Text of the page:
Ryan Tannehill isn't wrong, but should Tennessee Titans want him to be a QB mentor? | Opinion

Tyler Dragon

Mentoring the next generation is not in an NFL quarterback’s job description. Some veterans take rookies under their wing, and some choose to just lead by example.

In the Tennessee Titans’ case, they are probably better off if Ryan Tannehill does the latter.

"I don't think it's my job to mentor him,” Tannehill said Tuesday during his first interview since the Titans drafted Liberty product Malik Willis in the third round of the 2022 NFL draft. “But if he learns from me along the way, then that's a great thing."

Tannehill said the Titans didn’t warn him they were going to draft a quarterback this year, but he did send Willis a congratulatory text.

Is it Tannehill’s responsibility as a 10-year veteran to mentor Willis?

We’ve seen this situation play out throughout NFL history.

When San Francisco 49ers traded for Steve Young in 1987, Joe Montana wasn’t welcoming him with open arms. Montana and Young had a business-type relationship.

“It’s a team game, but it all starts with individual efforts. So, my job with Steve was basically to make sure he stayed behind me,” Montana told The Mercury News after he retired. “We had a working relationship… It was my job that I felt I had to make sure they stayed over there watching me as long as possible.”

The Green Bay Packers drafted Aaron Rodgers in 2005. Shortly after, Brett Favre infamously said, during an ESPN interview, his contract didn’t state he had to get Rodgers ready to play.

Both of those situations turned out fine. Young won Super Bowl XXIX as the 49ers starter and enjoyed a Hall of Fame career in San Francisco. Rodgers won Super Bowl XLV as Green Bay’s starter and is well on his way to being a first-ballot Hall of Famer.

Steve Young (left) and Joe Montana (right) had a strictly business-type relationship when Young was traded to the San Francisco 49ers in 1987.

And there are plenty of instances where a starting quarterback graciously accepts being a mentor.

Alex Smith saw the writing on the wall when the Kansas City Chiefs drafted Patrick Mahomes in the first round of the 2017 NFL draft. Smith was the Chiefs’ starting quarterback and a mentor to Mahomes during his final year in Kansas City.

“It was a really cool experience, from my perspective, all the way around. We were natural friends from the get-go,” Smith said on the Chiefs official website. “From the day he was drafted, we got along. We rooted for each other even while we competed against each other. I think that is incredibly unique.”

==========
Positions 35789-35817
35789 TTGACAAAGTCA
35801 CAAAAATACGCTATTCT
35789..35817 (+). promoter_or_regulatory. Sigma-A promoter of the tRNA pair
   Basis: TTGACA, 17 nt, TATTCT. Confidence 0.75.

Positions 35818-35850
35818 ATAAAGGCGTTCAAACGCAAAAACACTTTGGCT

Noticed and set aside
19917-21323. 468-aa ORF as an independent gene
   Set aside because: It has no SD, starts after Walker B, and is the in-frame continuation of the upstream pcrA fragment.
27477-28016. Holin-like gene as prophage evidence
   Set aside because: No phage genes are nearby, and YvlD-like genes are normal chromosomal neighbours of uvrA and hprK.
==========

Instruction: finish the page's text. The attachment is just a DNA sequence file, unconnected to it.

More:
Quarterback Alex Smith (left) knew his time in Kansas City was coming to an end when the Chiefs drafted top-10 pick Patrick Mahomes (right). Smith quickly became instrumental in Mahomes’ early development.

Smith was instrumental in Mahomes’ development into a Super Bowl winning quarterback — regarded by many as the best QB in the league. He often compliments Smith for his rapid rise.

“He taught me a lot in the one year that I got to be with him,” Mahomes said. “He helped me a ton in being a professional and being a person.”

Chargers quarterback Justin Herbert similarly credits Tyrod Taylor. During the 2020 season, Taylor assisted Herbert after he was replaced as starter because a team doctor inadvertently punctured Taylor’s lung while attempting to administer a pain-killing injection.

Herbert went on to win 2020 NFL Offensive Rookie of the Year and concluded his sophomore campaign as the AFC’s starter in the Pro Bowl.

Still, Tannehill isn’t wrong for what he said. And it’s probably a better idea to let the Titans coaching staff teach Willis.

The last time we saw Tannehill perform, he tossed three interceptions to the Cincinnati Bengals and consequently lost the No. 1 seed Titans’ chance at representing the AFC in Super Bowl LIV. 

The quarterback later called the game a "deep scar," admitting he struggled after the loss.

"You prepare so long and so hard to put yourself in a position to go chase your dreams and to play beneath the standard I have for myself: It stung, it hurt,” Tannehill told reporters Tuesday. "Didn’t get a whole lot of sleep for weeks and weeks after the game. Was in a dark place. It took me a while and a lot of work to get out of it."

"It wasn’t something that went away easily. It’s a scar I’ll carry with me throughout the rest of my life, you know?"

MORE:Titans QB Ryan Tannehill says he 'was in a dark place' after NFL playoff loss to Bengals

Tannehill, 33, has had a volatile career on the field. The Titans could see more production and consistency from Willis whenever he’s ready to take over.

Just don’t wait around for Tannehill to get him there.

Follow USA TODAY Sports+ NFL Insider Tyler Dragon on Twitter @TheTylerDragon.